The next big moment came in 2007, when Bridges raised its second growth fund. At £75m, it was nearly double the size of its predecessor, with all the capital raised coming from the private sector.
In that same year, the Bridges Impact Foundation was created with the double objective of protecting the firm’s mission, while also achieving impact via the use of philanthropic capital – in a way that would inspire and engage the Bridges team. The team donates 10% of the profits from their investment funds to the foundation.
As the company grew, its impact thesis also evolved and expanded, moving away from the original geographical approach of investing in underserved areas, and instead focusing on four key impact themes, closely aligned with the UN Sustainable Development Goals (SDGs): sustainable planet, healthier lives, future skills and stronger communities. The sustainability theme has been a particular focus in the last few years.
The firm’s portfolios have also become more international over the past decade: “That’s one of our big strategic goals,” Newborough says. “Currently, our intention is to invest 20 to 25% of our portfolios outside the UK.” Non-UK investments include Viva Gym Group, a low-cost gym with sits across Iberia and is currently Bridges’ largest growth capital investment.
Bridges was a pioneer in the low-cost fitness space in the UK, having co-founded The Gym Group in 2008. The Gym was the first of Bridges’ portfolio companies to reach IPO stage, floating on the London Stock Exchange in 2015 at a £250m valuation.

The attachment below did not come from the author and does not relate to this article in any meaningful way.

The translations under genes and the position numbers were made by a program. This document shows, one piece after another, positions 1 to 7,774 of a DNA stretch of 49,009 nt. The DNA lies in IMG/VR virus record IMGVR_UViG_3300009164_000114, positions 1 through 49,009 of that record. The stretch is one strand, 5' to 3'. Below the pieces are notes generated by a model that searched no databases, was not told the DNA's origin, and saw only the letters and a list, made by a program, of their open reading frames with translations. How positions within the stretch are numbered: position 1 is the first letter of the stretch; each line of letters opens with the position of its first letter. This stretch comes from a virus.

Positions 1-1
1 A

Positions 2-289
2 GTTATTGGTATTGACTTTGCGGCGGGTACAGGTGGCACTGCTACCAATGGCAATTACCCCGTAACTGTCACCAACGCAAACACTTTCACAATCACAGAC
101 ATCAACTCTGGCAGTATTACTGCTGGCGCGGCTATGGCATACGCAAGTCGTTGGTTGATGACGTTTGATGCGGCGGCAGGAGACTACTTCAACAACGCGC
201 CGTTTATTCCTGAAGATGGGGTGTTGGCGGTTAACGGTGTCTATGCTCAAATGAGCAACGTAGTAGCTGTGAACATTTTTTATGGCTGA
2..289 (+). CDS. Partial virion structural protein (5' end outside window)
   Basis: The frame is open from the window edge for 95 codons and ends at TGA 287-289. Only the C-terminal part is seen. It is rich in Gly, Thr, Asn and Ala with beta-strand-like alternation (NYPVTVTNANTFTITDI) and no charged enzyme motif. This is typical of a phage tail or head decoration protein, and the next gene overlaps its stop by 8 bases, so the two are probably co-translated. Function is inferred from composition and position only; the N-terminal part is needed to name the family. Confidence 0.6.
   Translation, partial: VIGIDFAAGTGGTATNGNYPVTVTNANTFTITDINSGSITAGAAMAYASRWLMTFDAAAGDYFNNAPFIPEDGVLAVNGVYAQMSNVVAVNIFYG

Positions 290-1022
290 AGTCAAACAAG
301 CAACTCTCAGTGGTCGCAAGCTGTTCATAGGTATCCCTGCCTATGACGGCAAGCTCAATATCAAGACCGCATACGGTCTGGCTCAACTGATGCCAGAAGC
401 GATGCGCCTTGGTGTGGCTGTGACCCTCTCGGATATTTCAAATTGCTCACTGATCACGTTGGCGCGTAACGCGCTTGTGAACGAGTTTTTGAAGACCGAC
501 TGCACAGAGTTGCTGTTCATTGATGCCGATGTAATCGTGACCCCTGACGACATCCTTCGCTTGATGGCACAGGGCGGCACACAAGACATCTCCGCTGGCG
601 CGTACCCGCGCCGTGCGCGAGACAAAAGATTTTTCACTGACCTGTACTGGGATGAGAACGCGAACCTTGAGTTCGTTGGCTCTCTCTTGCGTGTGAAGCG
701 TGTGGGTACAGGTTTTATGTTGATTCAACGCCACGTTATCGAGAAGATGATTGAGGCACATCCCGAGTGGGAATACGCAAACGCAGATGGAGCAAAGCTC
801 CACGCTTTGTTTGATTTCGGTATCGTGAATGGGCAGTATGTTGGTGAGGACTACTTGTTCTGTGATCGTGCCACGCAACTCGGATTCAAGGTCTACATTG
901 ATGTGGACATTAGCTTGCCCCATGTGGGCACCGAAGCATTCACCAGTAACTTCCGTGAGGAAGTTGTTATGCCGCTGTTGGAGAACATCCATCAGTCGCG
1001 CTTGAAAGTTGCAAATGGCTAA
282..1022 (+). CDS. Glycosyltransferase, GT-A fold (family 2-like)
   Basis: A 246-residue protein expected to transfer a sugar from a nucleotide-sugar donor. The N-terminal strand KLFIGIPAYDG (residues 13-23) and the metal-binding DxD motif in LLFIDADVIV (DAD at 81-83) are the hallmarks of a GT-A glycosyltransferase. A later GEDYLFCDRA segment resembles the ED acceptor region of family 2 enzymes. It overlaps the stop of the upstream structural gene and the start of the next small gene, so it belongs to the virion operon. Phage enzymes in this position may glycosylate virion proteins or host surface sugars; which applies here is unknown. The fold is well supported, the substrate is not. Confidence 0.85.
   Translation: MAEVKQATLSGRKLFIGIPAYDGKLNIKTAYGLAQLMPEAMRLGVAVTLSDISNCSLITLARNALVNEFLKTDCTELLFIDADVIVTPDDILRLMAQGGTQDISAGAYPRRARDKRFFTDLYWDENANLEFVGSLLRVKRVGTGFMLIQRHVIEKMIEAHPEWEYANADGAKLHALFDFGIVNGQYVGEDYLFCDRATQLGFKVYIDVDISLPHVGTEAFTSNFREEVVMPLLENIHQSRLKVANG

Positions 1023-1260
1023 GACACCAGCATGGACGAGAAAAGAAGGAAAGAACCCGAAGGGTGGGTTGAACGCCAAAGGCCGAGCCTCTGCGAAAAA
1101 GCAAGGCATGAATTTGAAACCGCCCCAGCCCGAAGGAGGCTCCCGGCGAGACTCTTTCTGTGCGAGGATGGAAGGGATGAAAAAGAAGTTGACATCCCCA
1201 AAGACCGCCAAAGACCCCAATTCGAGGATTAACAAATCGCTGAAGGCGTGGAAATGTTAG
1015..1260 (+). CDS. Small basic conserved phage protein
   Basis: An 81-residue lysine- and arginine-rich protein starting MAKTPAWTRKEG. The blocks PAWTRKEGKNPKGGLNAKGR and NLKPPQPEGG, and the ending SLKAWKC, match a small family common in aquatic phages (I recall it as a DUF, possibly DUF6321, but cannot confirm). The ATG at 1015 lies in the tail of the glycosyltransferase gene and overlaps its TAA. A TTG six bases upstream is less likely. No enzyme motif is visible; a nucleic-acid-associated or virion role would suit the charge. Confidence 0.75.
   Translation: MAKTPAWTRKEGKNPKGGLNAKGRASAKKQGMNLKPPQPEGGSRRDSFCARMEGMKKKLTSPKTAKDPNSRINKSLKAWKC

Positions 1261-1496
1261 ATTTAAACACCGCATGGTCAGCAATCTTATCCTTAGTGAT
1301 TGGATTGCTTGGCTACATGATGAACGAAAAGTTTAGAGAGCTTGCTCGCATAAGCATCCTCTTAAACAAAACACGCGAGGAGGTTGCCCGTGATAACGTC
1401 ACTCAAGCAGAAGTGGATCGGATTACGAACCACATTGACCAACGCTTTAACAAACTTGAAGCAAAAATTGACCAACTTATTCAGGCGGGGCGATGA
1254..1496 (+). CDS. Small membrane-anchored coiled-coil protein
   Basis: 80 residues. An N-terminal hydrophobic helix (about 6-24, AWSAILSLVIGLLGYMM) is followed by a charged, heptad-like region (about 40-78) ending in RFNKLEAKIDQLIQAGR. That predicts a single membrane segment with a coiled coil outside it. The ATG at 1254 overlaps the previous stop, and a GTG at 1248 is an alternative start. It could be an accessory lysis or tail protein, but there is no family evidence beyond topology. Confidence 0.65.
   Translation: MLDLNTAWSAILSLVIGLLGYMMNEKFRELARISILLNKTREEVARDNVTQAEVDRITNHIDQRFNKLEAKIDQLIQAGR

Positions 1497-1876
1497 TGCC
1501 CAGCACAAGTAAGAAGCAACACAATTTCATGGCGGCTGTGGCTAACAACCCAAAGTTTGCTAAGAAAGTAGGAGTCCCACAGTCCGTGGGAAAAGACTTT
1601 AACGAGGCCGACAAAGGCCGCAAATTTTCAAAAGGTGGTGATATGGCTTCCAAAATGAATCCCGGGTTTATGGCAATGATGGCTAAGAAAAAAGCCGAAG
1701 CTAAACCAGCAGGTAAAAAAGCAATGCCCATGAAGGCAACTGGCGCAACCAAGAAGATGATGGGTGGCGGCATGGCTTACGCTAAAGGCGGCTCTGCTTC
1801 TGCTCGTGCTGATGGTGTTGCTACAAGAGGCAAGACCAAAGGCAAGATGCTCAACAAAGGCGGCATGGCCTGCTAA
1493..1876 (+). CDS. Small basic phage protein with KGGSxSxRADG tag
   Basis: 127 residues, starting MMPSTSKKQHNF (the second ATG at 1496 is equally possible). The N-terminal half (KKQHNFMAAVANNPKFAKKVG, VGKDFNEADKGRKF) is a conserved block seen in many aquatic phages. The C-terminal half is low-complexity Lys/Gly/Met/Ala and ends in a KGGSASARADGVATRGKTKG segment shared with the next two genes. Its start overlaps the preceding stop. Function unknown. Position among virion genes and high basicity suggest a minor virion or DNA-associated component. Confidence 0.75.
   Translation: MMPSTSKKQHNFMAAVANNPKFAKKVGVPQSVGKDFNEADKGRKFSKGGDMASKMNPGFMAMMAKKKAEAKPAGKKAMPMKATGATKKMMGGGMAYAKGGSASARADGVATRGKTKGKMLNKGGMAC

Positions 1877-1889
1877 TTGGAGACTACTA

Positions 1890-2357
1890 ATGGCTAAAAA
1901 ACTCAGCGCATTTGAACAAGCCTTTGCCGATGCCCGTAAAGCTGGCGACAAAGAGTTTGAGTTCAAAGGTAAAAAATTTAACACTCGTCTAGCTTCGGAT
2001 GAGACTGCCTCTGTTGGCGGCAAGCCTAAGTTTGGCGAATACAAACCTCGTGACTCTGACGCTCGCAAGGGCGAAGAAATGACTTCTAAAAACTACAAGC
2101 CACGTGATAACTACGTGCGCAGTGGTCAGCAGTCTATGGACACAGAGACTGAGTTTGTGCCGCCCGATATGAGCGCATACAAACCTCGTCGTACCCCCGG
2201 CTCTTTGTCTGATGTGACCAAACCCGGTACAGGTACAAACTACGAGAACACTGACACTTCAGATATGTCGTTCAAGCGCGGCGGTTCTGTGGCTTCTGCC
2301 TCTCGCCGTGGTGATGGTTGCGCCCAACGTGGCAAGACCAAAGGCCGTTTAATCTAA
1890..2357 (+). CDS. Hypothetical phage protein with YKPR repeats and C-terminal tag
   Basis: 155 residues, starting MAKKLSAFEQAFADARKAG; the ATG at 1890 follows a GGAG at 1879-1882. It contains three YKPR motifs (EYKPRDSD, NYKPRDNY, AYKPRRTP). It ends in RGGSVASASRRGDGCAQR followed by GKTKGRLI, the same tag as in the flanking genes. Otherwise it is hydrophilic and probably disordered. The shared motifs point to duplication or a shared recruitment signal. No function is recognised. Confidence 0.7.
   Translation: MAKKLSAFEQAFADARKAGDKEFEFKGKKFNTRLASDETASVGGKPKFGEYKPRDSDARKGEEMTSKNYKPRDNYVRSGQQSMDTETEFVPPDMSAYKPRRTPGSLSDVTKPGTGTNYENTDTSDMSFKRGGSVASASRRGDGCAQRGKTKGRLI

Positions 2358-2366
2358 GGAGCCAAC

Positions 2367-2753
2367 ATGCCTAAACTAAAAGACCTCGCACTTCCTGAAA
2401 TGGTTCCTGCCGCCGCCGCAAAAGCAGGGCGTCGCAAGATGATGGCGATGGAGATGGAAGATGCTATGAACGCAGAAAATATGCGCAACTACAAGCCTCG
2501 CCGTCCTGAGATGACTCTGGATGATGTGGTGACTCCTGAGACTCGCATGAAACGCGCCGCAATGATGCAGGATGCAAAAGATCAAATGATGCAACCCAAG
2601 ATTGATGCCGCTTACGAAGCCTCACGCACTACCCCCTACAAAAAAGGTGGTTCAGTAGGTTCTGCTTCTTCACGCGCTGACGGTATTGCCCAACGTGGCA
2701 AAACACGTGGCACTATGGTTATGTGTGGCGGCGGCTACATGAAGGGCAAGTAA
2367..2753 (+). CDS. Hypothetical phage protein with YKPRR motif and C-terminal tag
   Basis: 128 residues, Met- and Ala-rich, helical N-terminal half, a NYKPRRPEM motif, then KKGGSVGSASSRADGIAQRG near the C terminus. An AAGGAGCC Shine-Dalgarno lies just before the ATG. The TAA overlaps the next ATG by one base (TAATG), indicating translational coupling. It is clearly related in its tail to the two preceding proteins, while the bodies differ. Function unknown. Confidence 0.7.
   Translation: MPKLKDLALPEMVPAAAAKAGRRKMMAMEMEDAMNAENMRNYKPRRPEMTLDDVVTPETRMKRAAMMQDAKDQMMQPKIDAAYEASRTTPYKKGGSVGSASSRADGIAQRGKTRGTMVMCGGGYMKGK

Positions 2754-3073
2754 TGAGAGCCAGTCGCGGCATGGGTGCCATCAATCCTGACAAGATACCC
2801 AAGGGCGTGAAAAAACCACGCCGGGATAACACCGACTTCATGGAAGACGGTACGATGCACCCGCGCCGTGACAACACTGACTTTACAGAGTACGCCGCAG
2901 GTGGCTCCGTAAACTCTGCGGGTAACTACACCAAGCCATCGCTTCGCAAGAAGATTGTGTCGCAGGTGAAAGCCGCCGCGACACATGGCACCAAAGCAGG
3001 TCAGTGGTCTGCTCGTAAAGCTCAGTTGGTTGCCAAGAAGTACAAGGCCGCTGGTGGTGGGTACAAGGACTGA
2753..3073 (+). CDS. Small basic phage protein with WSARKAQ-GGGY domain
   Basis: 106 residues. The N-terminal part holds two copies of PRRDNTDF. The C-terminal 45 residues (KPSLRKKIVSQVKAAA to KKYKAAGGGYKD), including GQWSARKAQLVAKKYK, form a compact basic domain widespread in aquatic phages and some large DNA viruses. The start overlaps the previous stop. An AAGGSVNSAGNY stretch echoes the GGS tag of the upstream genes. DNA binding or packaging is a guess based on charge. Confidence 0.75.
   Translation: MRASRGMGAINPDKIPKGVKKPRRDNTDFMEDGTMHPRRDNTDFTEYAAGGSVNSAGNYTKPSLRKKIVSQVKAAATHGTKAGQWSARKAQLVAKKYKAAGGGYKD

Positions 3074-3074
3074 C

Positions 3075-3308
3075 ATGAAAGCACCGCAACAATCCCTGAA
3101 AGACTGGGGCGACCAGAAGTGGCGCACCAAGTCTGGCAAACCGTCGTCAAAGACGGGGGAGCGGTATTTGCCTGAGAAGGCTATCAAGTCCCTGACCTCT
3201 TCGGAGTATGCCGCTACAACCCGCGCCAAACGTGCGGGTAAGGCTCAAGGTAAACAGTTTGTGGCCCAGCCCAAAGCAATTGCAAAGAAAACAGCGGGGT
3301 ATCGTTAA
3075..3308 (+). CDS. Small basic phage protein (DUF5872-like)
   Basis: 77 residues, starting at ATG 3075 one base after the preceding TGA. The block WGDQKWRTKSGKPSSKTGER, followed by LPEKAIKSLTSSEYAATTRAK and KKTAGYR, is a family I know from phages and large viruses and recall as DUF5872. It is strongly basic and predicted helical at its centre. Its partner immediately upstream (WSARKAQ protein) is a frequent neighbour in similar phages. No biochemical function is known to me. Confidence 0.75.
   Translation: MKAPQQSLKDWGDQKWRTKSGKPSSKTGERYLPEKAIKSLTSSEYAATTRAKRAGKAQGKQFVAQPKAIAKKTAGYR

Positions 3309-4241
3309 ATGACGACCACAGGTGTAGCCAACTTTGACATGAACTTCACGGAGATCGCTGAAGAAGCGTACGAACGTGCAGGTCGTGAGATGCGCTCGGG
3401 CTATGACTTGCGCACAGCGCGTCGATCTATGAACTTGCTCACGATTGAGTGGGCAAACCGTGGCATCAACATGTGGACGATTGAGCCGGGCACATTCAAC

“It’s been a long journey, not just for Bridges but for the sector in general. It took some 15 years to gain momentum. As a pioneer, it would have been nice if the whole market had started to scale five or 10 years earlier.”Philip Newborough, Bridges
In 2009, Bridges raised its first Social Entrepreneurs Fund, responding to the need for social enterprises to access the same kind of risk capital. It was thanks to working closely with social sector organisations in this fund, that the team turned their attention to the potential of social outcomes contracts, an evolution of the social impact bond concept.
This led to the launch in 2013 of the world’s first fund entirely dedicated to investing in outcomes-based contracts. Since then, Bridges has supported over 60 social outcomes contracts, or partnerships, working with some 40,000 individuals.
In June, the company announced the final close of its fifth sustainable and impact-driven property fund at £350m. This SFDR Article 9 (‘Dark Green’) fund is 60% larger than its predecessor, and will invest in sectors including lower-cost housing, low-carbon logistics and healthcare accommodation.
Bridges’ investor base is now 80% institutional, primarily pension funds but also insurance companies, family offices and university endowments.
Giddens refers to the ‘Innovation Adoption Curve’ model to explain how the conversations with existing and potential investors have evolved over the years. The curve classifies adopters of innovations in different categories, from innovators to early adopters, all the way to mainstream. “Bridges was certainly an innovator, and I would say that three to five years ago, [the sector] entered the early mainstream in terms of the adoption curve.”